This week: Folding and Tidying Away
Once you have thrown things away, there comes the task, of course, of having to tidy up the things that were allowed to stay. And that’s also a nice matter to delve into. It’s one thing that stuck in my mind after having read the first book by Japanese decluttering guru, Marie Kondo. Odds are that your socks—just like mine and probably 80 percent of the socks worldwide—lie balled up in a draw or basket. Well, according to Marie, they shouldn’t. In fact, she feels sorry for those socks: How would you like it if you were lying in a drawer all scrunched up every day, huh? Precisely. If Marie had her way, your socks would be carefully folded and stored upright in a drawer. This way, they are treated with the respect they deserve and look better when worn. Ever since I read that, I haven’t been able to look at my sock drawer in the same way again. I think she may have hit upon something there, and now that she has attributed these human qualities to them, I suddenly see my socks a little like tiny people. And yet, they still lie in balls in the drawer, which itself lies above another drawer that’s full of all those lonely little socks that have lost their other half. This drawer is emptied once a year, because–as we all know–they’ll never be reunited with their partners.
Folded T-shirts and blouses: now there’s another struggle I face. I always fold them like the lady in the chic clothing store, with sleeves and the outer edges folded inward so that I can create a nice neat rectangular parcel. My male partner, on the other hand, does not: he folds them like a letter before it goes into an envelope. It always pains me slightly when a sales assistant from, say Zara, folds my newly-purchased clothing like that before slipping it into a bag. So you can imagine how I feel when I see my clothes folded like this in my own closet, too. And you can therefore understand why I take them out and simply refold them—my way. I even gave him a lesson in how to fold, but to no avail. Something to do with male motor-skills, I think. That and the fact that, as far as he’s concerned, what does it matter how it looks in the closet. It’s in a closet isn’t it? To which, I must admit, I had no reply, as he has got a point. Moreover, you can’t really complain when someone else voluntarily does the laundry, can you?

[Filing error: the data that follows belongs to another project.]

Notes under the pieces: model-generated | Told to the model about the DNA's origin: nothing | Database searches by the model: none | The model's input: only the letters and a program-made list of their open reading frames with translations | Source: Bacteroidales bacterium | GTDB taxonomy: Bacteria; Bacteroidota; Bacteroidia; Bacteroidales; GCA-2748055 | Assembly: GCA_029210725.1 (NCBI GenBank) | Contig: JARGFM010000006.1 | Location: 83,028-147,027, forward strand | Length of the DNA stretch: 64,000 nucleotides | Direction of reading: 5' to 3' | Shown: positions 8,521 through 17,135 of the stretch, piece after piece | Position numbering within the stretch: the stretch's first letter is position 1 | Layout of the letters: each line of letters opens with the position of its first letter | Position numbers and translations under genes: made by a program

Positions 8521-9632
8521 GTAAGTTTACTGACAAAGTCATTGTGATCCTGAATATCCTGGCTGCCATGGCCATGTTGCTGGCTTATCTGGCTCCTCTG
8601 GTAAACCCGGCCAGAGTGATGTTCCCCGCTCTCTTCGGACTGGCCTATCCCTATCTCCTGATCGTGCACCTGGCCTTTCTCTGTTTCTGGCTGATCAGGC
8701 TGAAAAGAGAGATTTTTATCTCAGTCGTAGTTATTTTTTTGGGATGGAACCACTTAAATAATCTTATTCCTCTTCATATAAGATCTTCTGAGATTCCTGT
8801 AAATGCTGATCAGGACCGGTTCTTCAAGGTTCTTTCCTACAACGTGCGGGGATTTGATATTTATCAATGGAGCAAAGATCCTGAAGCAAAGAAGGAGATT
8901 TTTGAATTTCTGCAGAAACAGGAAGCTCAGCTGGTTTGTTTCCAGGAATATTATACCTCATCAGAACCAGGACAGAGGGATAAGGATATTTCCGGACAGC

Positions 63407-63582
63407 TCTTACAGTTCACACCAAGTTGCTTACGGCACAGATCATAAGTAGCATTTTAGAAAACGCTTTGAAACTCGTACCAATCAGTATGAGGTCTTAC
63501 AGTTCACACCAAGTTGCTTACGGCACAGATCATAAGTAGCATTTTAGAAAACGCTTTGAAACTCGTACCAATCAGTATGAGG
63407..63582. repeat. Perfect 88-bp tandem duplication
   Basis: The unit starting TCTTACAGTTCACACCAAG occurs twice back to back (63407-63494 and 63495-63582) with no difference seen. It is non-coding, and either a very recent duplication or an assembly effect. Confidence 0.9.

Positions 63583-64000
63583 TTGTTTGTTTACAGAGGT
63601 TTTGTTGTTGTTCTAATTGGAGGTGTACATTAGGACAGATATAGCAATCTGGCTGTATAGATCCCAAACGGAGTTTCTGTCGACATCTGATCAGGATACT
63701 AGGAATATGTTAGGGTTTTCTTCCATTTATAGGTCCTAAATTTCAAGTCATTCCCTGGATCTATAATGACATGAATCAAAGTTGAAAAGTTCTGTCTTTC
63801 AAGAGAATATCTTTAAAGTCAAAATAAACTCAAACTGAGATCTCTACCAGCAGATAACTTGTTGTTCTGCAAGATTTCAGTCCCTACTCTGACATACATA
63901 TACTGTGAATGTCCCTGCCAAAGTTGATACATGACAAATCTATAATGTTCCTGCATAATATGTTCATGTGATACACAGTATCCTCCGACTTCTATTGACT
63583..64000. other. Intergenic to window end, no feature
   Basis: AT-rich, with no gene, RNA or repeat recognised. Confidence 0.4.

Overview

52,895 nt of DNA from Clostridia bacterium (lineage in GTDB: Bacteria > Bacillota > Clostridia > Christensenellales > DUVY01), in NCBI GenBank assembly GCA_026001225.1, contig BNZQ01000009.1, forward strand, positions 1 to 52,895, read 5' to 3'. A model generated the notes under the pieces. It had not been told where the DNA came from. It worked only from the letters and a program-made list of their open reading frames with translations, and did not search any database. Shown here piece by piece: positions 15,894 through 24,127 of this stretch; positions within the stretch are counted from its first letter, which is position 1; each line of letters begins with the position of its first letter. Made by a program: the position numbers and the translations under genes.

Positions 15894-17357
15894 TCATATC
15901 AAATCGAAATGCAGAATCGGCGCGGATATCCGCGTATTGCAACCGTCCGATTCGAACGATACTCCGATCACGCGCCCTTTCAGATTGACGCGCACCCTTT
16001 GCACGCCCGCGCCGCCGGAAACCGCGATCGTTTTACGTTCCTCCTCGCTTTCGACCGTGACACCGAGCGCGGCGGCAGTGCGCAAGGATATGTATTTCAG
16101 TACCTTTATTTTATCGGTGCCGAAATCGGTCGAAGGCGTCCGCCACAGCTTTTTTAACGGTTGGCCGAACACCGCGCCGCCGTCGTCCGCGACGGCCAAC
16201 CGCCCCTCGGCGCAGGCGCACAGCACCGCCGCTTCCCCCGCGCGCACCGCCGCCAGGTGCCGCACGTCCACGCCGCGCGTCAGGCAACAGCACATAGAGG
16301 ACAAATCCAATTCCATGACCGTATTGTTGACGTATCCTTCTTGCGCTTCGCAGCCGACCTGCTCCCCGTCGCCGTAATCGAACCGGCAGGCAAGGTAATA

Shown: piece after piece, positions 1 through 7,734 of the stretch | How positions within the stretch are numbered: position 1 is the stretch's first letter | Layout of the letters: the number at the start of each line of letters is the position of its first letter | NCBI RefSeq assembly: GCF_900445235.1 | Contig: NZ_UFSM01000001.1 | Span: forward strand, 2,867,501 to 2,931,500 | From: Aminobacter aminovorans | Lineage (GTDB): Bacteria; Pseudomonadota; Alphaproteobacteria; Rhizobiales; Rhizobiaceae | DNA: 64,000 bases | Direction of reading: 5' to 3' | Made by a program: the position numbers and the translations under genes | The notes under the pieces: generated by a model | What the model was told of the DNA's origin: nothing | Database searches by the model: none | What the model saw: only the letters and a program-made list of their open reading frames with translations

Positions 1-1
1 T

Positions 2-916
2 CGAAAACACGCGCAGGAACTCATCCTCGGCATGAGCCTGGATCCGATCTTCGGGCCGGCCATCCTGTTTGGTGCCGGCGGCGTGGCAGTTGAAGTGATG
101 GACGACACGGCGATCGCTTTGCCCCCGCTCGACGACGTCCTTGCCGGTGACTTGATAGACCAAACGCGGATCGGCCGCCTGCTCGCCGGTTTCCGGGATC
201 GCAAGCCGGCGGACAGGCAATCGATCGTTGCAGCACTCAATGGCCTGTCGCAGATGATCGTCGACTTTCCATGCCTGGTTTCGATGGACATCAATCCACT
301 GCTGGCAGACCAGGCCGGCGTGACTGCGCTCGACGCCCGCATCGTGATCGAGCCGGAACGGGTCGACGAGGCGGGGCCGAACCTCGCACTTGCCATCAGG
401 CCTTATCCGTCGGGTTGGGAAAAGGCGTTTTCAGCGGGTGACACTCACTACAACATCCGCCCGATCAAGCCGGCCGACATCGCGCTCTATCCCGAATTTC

Another funny thing I remember about the Japanese declutterer-types, is that they are averse to labels, and a house that “speaks” to you all day: “Here are the biscuits;” “This is the macaroni;” “The admin is in here;” “This is where your keys are”. According to followers of Feng Shui, this sucks all the energy out of you and your home. Like someone is SHOUTING AT YOU IN CAP LOCKS all day. If you teach yourself to put everything back in the same place, you won’t need labels, stickers or storage pots with RICE, SUGAR, and FLOUR on them anymore. One caveat, though: Marie Kondo and her colleagues clearly live alone. But on the other hand, none of my family have ever read my fascinating, exclamation-marked labels and stickers (or let me put it another way: have ever had to), so they can indeed go.
And there you have it: we’re well into the new year, and how will it pan out for me? As well as staying healthy and happy, I have set myself a few achievable goals: a home that does not talk to me; socks that are respected and rest happily in a drawer; and a pile of T-shirts that I find attractive. Sounds like a swanky fashion boutique, doesn’t it. But I will succeed; I have to.
Astrid is, together with Irene, the founder of Flow Magazine. She lives together with her partner and has two kids. Every Tuesday she writes about the sense and nonsense of decluttering.